On the Dachau Exhibit

On Thu, Oct 2, 2008 at 9:35 AM, David Cupp wrote:
Eric, I will be putting together a blog post pointing my readers to the work from Dachau that you’ve been posting lately. If you have a few moments, I would appreciate some background information for the post.
When did you make the trip? I recall reading in one of the earliest posts that they were from “a recent trip” – was it within the last few weeks, or sometime in the last year, etc?
Hi David,

I was in Europe for a conference in July, and had always wanted to go to Bavaria, especially Munich.  I took a week vacation after the conference, rented a room in a strategically-chosen “pension” in the heart of Munich and just spent the week wandering around the city with my camera.  Dachau village is essentially a suburb of modern Munich, and the concentration camp is just a short train ride on the S-bahn plus a short free shuttle ride from the train stop.

Are there any restrictions on photographing in Dachau? Did you need a license or special permission or were there no problems?
I didn’t notice any restrictions on photography there.  Certainly there were many visitors with cameras taking pictures.  I tend to “carry light” and didn’t bring a tripod or any sort of large gear.  I didn’t notice many docents except in the museum areas, so unless you were really making a production of it I don’t think any photographer would run into too many issues.  There is no permit required, that I could tell.  My German is “fair” and I would have been able to read any signs to that effect.
How long will the exhibition last? IE, should I say “and watch for more to come over the next few days… couple of weeks…”
Probably there are just a few more photos coming out, but all the posts are tagged with “dachau_08”, so visiting this URL at any time should bring it up:

https://redskiesatnight.com/tag/dachau_08/

The crematoriums are coming last.

Was this your first visit to Dachau or were you familiar with the camp before?
I certainly had heard about the camp, as it is infamous, but never had visited before, nor even been to Munich.  My vacation was originally planned out as a simple break from a very hectic year at work, and a chance to catch up on some photography.  I had been enjoying the delightful pleasures of Munich, which is really an extremely pleasant city to visit.  The architecture is beautifully restored after the WWII destruction to the original style, the city is very safe, has an excellent public transport system, is reasonably priced, has loads of attractions including the lovely beer garden culture, friendly people…I was just planning to take it easy, but…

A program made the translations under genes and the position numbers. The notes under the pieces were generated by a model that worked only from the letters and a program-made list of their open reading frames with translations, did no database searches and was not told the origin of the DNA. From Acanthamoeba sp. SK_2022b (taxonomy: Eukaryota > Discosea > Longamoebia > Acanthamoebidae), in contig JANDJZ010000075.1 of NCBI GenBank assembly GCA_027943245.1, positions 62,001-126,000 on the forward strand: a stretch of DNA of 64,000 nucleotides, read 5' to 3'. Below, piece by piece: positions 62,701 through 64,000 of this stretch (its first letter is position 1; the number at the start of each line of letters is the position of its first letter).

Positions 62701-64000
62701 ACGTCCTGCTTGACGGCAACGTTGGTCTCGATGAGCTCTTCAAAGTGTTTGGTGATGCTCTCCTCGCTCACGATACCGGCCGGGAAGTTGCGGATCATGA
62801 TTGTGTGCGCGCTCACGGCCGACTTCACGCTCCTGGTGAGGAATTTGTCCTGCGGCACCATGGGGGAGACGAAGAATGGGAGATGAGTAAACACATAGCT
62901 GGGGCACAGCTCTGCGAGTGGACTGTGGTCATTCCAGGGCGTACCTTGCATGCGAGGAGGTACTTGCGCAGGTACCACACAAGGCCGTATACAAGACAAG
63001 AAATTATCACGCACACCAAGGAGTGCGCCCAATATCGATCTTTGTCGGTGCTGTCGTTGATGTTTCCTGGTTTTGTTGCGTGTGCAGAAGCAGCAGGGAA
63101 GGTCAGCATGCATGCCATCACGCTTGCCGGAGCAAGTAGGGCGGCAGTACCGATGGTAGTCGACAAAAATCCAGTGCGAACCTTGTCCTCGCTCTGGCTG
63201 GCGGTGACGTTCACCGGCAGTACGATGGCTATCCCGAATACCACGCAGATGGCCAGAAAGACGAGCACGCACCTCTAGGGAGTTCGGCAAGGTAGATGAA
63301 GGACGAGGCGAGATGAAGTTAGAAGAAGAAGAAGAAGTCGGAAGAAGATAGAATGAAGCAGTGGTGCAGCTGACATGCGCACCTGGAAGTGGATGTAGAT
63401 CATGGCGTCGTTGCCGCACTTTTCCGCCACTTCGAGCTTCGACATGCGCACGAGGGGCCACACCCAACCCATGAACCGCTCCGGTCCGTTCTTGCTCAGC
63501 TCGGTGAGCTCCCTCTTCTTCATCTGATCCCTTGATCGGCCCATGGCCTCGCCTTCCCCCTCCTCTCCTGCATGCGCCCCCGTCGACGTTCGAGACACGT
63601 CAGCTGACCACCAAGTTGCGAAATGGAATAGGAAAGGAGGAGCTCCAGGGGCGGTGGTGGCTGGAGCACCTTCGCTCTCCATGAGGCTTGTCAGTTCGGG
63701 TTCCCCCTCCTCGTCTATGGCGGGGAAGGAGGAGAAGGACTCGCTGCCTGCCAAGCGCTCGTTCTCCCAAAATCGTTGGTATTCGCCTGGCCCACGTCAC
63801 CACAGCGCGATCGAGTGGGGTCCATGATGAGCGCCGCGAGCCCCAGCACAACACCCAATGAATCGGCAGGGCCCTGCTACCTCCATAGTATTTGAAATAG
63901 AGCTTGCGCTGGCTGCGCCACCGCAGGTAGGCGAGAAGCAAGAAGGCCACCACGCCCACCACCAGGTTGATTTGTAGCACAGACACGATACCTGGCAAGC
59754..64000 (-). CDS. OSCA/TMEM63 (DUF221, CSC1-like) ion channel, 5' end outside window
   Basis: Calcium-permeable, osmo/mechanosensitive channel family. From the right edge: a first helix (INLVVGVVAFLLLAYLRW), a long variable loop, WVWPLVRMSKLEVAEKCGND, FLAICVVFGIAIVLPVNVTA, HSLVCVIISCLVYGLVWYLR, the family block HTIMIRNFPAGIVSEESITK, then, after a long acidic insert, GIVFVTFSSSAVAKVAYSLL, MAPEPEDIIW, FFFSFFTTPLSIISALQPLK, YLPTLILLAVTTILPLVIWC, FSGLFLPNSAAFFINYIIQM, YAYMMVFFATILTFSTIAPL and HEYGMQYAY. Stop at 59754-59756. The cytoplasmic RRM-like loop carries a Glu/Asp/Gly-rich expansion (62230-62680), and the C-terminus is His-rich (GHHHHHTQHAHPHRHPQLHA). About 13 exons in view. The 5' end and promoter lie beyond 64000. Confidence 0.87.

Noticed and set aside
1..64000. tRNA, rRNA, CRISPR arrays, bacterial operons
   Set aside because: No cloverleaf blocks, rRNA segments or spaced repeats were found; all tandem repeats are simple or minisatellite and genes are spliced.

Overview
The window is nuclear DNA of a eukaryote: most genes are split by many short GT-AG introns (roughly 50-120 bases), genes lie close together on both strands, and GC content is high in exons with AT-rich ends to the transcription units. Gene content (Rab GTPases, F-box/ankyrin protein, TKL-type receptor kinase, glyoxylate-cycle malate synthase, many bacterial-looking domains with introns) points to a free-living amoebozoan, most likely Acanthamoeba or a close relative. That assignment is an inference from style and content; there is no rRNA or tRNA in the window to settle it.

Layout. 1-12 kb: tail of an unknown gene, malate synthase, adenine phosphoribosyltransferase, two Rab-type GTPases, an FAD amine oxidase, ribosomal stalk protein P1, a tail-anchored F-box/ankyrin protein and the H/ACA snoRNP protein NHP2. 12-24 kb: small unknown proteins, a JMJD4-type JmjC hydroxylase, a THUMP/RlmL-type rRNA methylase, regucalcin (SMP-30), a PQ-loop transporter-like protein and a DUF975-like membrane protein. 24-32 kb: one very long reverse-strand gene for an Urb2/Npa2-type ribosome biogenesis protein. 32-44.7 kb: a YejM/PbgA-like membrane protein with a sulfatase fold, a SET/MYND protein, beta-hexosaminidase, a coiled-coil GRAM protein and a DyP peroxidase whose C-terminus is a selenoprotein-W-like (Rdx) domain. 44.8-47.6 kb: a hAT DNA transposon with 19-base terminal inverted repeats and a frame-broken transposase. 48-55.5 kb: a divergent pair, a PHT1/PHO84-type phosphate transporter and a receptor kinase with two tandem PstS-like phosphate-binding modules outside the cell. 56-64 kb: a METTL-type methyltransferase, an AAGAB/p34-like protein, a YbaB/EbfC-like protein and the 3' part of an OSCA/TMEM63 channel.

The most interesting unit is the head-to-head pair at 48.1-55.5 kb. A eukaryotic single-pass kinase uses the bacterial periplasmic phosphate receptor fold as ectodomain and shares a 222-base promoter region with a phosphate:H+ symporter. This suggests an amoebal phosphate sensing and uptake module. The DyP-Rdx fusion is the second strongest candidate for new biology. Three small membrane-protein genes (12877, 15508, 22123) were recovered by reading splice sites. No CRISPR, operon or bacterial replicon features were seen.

After a few pleasant days I began to wonder about it.  I had this juxtaposition in my head of the horrors of nazi germany, the birthplace of which was munich, and the absolutely delightful experience I was having.   I decided to take a full day at Dachau, concentrating simply on learning, observing and photographing around the monument, which is a restoration of the camp on the original site.   And I was extremely glad I did so.  It’s a very powerful place, and a sobering reminder of how things can get when a civilization takes an ugly turn.  Really got me thinking about a lot of things that are going on in various places around the world now too.

Anything else you’d want to share about the experience?
After the visit, and returning to Munich, I was struck again by the city in the present, and how something like Dachau could happen.  It’s a very complex story to how that happened and worth every person to hear about it and think about it regardless of their home country and present situation.  I highly recommend a visit to Dachau, or one of the many other camps including the extermination camps of Auschwiz, etc.

I had this collection of photos from the summer visit to Germany, and I shared them out on the blog, all except the Dachau ones.  Perhaps because I was there and felt such a disconnect, it troubled me to just post them like any other ordinary photos.  I also wondered whether my blog readership would find it too depressing and stop reading.  And interestingly, readership did drop markedly after I started the series.  But now I definitely feel that it was a good thing to do, to share that in some way.  I’m certainly glad to see your interest, and appreciate you pointing a few viewers that way.

Thanks so much for your help.
You are more than welcome, David.

Best Regards,
–Eric

One thought on “On the Dachau Exhibit

  1. Pingback: Eric Jeschke’s Dachau Exhibit « David Cupp Photography

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